Posted by: Loren Coleman on September 8th, 2012
Ten years ago, cryptozoologist Jordi Magraner was scheduled to return to France in September 2002. But in the wake of 9/11, the world had changed in Pakistan.
Jordi Magraner (1967-2002)
Instead of finding his way home, Jordi Magraner, 35, the famous Spanish (specifically Catalonian) zoologist and cryptozoologist who had been conducting field research for 12 years on the barmanu (meaning “the big hairy one,” literally the Wildmen of northern Pakistan) was assassinated in Pakistan, perhaps as a spy, a probable victim of the international war against terrorists. He was killed (his throat was cut) on Friday, August 2, 2002, in his house in the north of Pakistan, along with his 12-year-old servant. A friend discovered the body and alerted the police and Magraner’s family.
Magraner had been on the track of Barmanu (pictured behind him above and elsewhere on this page) in northern Pakistan and Afghanistan, using strict scientific methods in his witness interviews. He was encouraged to undertake this adventure by the late Bernard Heuvelmans.
Magraner’s findings were intriguing and hopeful. For example, from 1992 through May 1994, during his trek to the Shishi Kuh valley in the Chitral region of Pakistan, his expedition investigated the Barmanu and found footprints. Jordi Magraner, Dr. Anne Mallasseand, and another associate, all Europeans, said they also had heard two series of unusual guttural sounds that could have been made by a primitive primate voicebox. They tracked down witnesses who claimed to have seen the badly smelling animal that made the sounds. According to the expedition leaders, eyewitnesses asked to choose among various images of mystery primates, most often selected pictures of the Minnesota Iceman to describe what they had seen.
Magraner, according to police, was found dead in a house he was renting in a village near the town of Bumburate in Chitral’s Kailash valley. The police said Magraner’s throat had been slit with a sharp weapon. His 12-year old servant, Wazir Ali Shah, was also found dead with his throat slit. Another domestic employee, Asif Ali, 20, an Afghan refugee had disappeared.
The zoologist Jordi Magraner, one police source said, was involved in some mysterious activities. Police disclosed his house was furnished with sophisticated communication equipment and nobody was allowed to go near his residential areas.
Fond of horses and different breeds of dogs, including some of the “violent species,” according to media reports at the time, police said that his dogs performed duty as night watchmen, but they had been drugged by the assailants before the killings. Magraner had “dubious links,” said Pakistani media, and due to this he may have had many foes and one of them might have killed him for his alleged activities, they speculated.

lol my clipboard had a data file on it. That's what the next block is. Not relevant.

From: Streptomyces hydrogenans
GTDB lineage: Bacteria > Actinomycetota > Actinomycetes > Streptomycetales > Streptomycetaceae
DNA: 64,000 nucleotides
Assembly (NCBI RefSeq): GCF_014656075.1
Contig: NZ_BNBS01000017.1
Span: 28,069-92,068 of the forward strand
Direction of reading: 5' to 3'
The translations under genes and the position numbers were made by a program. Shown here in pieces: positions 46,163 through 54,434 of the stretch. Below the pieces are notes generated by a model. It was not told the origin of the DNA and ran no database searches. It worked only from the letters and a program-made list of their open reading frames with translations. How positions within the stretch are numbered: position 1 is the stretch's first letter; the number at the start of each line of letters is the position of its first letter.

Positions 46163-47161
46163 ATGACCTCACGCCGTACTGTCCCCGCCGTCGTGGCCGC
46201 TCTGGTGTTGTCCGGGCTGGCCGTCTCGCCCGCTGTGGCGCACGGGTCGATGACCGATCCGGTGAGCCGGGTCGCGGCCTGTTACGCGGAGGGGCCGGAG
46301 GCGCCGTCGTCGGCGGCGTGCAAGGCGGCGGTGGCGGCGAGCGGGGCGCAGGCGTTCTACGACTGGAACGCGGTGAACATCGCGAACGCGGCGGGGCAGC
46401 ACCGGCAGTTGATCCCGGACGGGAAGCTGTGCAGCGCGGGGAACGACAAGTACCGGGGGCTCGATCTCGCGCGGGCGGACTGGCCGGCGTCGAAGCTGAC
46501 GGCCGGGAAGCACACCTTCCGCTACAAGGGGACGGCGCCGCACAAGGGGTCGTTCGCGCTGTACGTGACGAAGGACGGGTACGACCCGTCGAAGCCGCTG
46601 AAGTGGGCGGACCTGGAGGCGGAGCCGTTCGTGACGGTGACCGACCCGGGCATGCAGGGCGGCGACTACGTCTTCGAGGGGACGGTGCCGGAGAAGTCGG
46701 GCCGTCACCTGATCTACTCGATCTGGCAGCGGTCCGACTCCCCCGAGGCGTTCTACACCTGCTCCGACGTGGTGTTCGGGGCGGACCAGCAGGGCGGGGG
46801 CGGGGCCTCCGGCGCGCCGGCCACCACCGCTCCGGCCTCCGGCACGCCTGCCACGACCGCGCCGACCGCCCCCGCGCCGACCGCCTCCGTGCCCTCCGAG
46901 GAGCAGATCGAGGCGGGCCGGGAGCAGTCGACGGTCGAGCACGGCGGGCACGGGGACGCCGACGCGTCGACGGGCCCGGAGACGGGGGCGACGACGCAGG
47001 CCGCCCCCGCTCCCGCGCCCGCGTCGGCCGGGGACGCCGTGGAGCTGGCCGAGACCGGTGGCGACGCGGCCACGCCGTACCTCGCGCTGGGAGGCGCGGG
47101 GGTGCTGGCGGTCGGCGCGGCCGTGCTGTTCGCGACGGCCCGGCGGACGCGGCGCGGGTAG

It is believed that Magraner frequently slipped across the border to Afghanistan using his horses. He had widely travelled and shortly before being killed had returned from a month-long journey to some undisclosed country, locals said. He was fluent in speaking Kalashi, Chitrali and Pashto languages and had rented a house for the last several years.
Kailash valley located at an elevation of 1,128 meters is a favorite of mountaineers, anglers, hunters, naturalists and anthropologists. The Kailash Kafir tribe known for wearing black robes is one of the attractions of the valley.
Loren Coleman is one of the world’s leading cryptozoologists, some say “the” leading. Certainly, he is acknowledged as the current living American researcher and writer who has most popularized cryptozoology in the late 20th and early 21st centuries. Starting his fieldwork and investigations in 1960, after traveling and trekking extensively in pursuit of cryptozoological mysteries, Coleman began writing to share his experiences in 1969. An honorary member of Ivan T. Sanderson’s Society for the Investigation of the Unexplained in the 1970s, Coleman has been bestowed with similar honorary memberships of the North Idaho College Cryptozoology Club in 1983, and in subsequent years, that of the British Columbia Scientific Cryptozoology Club, CryptoSafari International, and other international organizations. He was also a Life Member and Benefactor of the International Society of Cryptozoology (now-defunct). Loren Coleman’s daily blog, as a member of the Cryptomundo Team, served as an ongoing avenue of communication for the ever-growing body of cryptozoo news from 2005 through 2013.